Second, it’s time for courts to stop talking and start listening. In two decades of working to defend courts, I’ve heard much more about the need for civics education (talking at people) than I have for the need for community engagement (listening to people). NCSC’s public opinion research has helped upend this conventional wisdom. The data shows that Americans who have had direct interactions with courts trust the judiciary less than those who haven’t. Put differently, those who come to our courthouses aren’t as impressed with what they see as we are with ourselves.
Most believe that the rich and powerful get preferential treatment from the justice system. Our most recent survey, conducted only months ago, also demonstrates that the public believes that judges are not in touch with community concerns. They want their judges and courts to be part of the community, listening to average people. Nearly half of those surveyed feel strongly this way, a striking finding underlined by our survey research firm for the intensity of this feeling. That’s why the Conference of Chief Justices and the National Consortium on Racial and Ethnic Fairness in the Courts have launched a multiyear community engagement project. You won’t see them producing another canned speech about coequal branches of government or talking points about separation of powers. Instead, they will produce strategies to listen and engage. Do not underestimate this distinction.
PUT THE CUSTOMER FIRST
Finally, courts must take swift action to improve customer service, simplify forms and processes, and move as much of their routine business online as is practicable for their community. Americans perceive judges and the lawyers who appear in their courtroom as sharing an interest in delay, and at the same time an increasing number feel they are being shut out of the legal system entirely. Simplifying byzantine forms and procedures could go a long way to allowing more people to help themselves when they need to do something (relatively) simple like deal with a landlord/tenant dispute or a creditor/debtor issue. For lawyers who don’t like this answer, there is a painful truth: Most of this work isn’t ever coming back. Especially as online dispute resolution and other alternatives—whether court sanctioned or privately operated—grow.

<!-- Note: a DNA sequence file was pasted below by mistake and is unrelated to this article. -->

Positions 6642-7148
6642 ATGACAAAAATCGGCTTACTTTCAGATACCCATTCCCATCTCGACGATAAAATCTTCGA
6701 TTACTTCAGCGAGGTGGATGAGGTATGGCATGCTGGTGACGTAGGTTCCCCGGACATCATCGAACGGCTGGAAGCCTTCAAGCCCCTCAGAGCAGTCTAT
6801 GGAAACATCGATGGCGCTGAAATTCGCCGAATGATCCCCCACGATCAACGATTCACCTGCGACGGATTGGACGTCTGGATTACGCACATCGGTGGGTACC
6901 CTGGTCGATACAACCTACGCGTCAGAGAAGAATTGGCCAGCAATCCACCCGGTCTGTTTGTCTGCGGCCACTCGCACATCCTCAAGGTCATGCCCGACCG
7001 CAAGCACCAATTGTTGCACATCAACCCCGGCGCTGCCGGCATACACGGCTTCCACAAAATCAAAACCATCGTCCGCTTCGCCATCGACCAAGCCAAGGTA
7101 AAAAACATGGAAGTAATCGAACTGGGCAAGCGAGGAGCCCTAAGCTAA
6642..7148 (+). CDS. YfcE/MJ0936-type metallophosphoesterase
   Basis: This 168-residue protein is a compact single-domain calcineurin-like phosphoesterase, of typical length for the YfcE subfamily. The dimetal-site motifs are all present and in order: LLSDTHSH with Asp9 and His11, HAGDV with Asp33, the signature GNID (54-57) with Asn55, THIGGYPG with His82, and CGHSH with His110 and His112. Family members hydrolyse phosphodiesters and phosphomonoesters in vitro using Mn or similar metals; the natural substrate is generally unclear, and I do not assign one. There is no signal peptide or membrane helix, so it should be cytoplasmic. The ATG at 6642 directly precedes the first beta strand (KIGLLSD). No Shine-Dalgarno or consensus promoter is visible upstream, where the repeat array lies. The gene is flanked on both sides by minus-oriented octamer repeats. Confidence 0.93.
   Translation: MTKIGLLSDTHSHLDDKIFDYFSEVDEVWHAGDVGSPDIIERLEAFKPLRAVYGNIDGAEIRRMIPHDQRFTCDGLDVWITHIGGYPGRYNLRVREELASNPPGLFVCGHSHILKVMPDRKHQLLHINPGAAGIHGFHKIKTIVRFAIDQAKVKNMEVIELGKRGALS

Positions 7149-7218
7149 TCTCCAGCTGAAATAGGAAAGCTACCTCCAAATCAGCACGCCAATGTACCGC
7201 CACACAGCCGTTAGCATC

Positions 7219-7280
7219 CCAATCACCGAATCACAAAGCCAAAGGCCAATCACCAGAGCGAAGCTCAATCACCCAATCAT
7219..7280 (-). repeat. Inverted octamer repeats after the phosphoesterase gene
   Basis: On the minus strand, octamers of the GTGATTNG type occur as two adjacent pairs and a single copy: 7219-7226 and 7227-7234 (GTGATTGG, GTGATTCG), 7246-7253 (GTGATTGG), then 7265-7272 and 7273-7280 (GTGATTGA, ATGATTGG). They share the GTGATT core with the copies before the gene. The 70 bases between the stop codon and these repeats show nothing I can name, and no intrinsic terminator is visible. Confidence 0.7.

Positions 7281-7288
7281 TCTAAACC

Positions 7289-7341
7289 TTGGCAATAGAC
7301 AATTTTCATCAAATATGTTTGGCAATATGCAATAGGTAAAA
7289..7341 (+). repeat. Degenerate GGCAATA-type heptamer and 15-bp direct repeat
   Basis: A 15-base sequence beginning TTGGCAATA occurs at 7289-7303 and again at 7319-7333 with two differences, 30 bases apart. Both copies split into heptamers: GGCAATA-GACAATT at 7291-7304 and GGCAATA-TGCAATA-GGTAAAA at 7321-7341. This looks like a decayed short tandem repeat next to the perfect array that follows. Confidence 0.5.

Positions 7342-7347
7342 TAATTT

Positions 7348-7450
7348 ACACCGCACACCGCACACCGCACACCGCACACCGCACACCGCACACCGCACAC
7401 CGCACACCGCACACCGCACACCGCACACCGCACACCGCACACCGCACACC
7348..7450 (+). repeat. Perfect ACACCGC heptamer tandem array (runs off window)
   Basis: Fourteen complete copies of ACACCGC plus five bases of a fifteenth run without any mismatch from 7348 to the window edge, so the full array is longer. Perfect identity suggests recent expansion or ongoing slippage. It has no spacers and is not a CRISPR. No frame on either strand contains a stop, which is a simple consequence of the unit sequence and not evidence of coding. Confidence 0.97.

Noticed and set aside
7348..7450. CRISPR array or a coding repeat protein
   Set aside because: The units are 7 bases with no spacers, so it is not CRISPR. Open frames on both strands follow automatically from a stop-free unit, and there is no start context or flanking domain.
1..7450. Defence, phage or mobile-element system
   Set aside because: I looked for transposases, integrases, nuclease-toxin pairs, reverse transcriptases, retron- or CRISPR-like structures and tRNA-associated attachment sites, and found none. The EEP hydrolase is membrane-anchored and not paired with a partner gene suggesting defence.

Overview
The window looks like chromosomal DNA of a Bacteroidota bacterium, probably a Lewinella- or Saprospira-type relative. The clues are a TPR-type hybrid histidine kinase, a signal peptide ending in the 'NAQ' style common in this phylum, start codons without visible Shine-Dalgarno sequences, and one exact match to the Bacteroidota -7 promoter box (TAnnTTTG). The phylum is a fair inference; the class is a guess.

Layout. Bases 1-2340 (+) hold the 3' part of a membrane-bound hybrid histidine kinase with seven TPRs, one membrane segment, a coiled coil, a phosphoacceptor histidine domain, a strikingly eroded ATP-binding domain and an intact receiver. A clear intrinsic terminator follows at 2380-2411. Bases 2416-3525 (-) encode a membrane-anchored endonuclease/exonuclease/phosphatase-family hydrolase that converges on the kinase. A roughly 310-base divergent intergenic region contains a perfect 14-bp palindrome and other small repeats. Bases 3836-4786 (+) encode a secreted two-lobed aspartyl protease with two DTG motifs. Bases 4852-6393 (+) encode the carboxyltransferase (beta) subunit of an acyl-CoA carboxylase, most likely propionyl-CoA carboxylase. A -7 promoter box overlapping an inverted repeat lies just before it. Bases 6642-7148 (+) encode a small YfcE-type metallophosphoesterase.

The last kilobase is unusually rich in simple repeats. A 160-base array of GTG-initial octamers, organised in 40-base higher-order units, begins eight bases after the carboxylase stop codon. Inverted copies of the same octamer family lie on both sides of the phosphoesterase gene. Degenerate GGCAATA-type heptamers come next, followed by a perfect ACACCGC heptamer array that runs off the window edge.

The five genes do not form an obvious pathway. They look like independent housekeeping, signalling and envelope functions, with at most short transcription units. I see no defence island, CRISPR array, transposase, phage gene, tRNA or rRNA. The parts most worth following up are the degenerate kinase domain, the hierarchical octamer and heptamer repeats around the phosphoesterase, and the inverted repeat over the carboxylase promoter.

Americans are sending a clear message about their courts. They don’t need another lecture on the virtues of jury service. Instead, they want courts that are accountable, connected to their communities in meaningful ways, and where they are able to take care of routine business expeditiously. Court users—whether they are litigants, jurors, or those seeking to pay for a traffic infraction or to file a simple form at a clerk’s window—should be placed in the middle of every equation, not treated as an afterthought.
Jesse Rutledge is vice president for external affairs at the National Center for State Courts. He serves as staff to the Conference of Chief Justices’ Standing committee on Judicial Politics and Compensation, and Public Trust and Confidence. His commentary has appeared in state and national media, including the Boston Globe, the Chicago Tribune, the Los Angeles Times, and on NPR and the BBC.